Who was your favorite MBA professor? This question is tough. There have been so many professors who have inspired me and helped me develop my business acumen. For this quarter, my favorite professor has been Thomas Kull. He teaches Supply Management and Negotiations. The course focuses on the execution of spend-category strategies, with a specific focus on buyer-supplier contracts and negotiations. I enjoy Professor Kull’s class because he challenges us to be creative and think outside-the-box. When we discuss cases, it is common for Professor Kull to question our assumptions and require the use of data-driven recommendations to solidify arguments. Besides the cases, the lectures and activities are also very engaging and get me excited about real-world applications.

What was your favorite MBA event or tradition at your business school? At ASU, business is personal and the tradition that manifests this motto the best is our tailgates. Before each home football game, a recruiting company sponsors a tailgate that is open to friends and family. This tradition has helped staff, faculty, students, and families build a stronger bond.

Why did you choose this business school? At first, W. P. Carey was a program I did not consider. However, the more I researched the program and talked to alumni and the recruiting team, the more I wanted to be a part of it. Ultimately, I chose ASU because my goals closely aligned with what the program was able to offer. For example, I knew I wanted to go to a school with a strong alumni network. ASU has a thriving network of nearly 500,000 alumni across the world. Also, I wanted to go to a business that would help me cultivate my leadership skills. W. P. Carey offers an amazing executive mentor course, which helps you connect with an executive mentor in your field and industry. My mentor, with whom I have established a strong rapport, is a retired senior executive from the Mars Corporation.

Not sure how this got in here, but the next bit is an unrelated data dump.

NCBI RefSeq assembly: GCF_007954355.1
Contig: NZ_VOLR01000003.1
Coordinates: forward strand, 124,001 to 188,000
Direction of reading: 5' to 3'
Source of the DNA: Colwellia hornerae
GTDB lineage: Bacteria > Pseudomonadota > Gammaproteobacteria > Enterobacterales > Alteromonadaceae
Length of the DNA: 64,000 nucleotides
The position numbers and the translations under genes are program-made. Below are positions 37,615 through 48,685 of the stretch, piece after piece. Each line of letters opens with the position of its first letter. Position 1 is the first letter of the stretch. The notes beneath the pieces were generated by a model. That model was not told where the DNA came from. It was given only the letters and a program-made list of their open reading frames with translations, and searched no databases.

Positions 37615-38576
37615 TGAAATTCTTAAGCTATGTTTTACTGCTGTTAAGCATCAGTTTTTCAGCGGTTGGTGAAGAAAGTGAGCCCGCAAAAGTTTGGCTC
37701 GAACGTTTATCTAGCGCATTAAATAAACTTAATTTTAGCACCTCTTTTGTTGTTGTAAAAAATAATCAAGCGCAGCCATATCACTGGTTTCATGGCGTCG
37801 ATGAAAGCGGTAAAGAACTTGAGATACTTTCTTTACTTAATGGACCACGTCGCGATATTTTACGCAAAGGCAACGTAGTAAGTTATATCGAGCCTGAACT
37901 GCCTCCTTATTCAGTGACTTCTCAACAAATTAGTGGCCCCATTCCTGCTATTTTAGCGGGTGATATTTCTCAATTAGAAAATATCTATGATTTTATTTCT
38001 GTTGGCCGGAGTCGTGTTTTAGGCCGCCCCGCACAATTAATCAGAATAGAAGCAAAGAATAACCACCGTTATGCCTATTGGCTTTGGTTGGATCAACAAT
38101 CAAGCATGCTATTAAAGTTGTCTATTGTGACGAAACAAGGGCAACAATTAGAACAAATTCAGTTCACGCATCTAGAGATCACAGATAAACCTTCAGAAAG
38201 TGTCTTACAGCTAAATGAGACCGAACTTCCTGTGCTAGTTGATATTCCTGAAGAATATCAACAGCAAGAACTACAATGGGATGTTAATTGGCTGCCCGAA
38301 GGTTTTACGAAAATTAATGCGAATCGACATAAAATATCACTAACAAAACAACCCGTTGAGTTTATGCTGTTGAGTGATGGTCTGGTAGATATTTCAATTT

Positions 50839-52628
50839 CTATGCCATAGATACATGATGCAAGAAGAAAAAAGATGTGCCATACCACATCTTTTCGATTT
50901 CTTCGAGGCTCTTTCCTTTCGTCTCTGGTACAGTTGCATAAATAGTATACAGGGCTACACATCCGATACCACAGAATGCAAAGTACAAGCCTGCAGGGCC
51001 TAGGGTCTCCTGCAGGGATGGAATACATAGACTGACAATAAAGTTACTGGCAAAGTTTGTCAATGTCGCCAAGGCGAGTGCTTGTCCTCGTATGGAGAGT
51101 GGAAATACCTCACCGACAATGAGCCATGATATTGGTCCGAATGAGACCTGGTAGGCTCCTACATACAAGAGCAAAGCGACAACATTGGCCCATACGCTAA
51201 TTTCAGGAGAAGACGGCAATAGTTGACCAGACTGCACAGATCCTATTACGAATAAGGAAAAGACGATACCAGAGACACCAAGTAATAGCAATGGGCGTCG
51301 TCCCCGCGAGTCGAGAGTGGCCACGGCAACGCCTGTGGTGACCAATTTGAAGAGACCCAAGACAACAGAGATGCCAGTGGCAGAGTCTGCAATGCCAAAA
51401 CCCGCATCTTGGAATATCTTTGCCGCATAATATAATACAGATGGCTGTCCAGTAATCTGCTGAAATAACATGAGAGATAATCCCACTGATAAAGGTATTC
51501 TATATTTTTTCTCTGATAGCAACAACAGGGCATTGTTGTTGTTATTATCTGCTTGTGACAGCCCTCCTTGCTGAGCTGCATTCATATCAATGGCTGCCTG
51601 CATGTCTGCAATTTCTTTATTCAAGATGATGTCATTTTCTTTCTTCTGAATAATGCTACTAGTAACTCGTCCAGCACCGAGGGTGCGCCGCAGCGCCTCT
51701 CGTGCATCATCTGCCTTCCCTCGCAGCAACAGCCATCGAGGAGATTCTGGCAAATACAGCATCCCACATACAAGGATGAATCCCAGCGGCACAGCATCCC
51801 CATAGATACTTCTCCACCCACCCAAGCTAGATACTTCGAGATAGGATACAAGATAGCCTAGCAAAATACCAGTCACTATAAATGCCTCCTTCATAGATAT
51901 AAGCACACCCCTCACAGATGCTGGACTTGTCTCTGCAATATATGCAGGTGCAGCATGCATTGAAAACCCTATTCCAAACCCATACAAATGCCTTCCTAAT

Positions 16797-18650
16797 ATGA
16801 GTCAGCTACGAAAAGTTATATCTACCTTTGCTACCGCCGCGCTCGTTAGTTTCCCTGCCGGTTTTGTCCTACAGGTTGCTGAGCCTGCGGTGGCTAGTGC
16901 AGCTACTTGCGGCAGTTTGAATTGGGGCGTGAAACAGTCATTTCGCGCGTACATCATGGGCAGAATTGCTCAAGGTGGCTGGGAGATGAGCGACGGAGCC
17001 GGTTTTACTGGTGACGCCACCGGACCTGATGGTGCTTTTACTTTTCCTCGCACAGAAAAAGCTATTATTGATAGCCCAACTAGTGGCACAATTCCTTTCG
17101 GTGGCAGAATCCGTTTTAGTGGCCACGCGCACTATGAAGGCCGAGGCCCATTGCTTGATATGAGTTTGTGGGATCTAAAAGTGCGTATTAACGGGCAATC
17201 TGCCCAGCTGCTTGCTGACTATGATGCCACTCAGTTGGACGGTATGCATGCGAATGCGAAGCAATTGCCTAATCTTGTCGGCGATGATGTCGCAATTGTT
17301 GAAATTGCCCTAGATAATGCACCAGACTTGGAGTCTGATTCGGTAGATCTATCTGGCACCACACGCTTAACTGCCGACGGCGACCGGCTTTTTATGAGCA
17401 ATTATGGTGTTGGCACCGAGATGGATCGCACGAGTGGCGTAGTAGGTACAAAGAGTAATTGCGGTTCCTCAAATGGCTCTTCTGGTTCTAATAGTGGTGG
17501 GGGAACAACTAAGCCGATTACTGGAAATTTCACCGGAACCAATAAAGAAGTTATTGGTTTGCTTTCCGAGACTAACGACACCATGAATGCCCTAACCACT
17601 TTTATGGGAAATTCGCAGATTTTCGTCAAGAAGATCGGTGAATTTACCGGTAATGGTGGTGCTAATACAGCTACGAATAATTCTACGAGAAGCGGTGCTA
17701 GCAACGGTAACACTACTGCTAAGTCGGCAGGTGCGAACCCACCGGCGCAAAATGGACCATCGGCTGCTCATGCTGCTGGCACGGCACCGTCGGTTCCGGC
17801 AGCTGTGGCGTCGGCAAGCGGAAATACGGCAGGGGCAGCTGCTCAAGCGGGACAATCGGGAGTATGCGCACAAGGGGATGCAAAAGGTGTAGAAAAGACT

What is your best advice to an applicant hoping to get into your school’s MBA program? Start early. Reach out to one of the recruiting members and let them know you are interested. Remember: business is personal, so do not be afraid to send an email or make a phone call. Also, feel free to find me on LinkedIn. I would love to talk to you about the program or help you connect with the right person.

Looking back over your MBA experience, what is the one thing you’d do differently and why? One of the wonderful things about a large institution like ASU is that there is a myriad of courses offered across campus. As part of our MBA education, we are encouraged to step out of the business school and cultivate new skills that are not business-related. If I could go back, I would have taken a painting class. This is a skill I have always admired and a hobby I hope to start soon.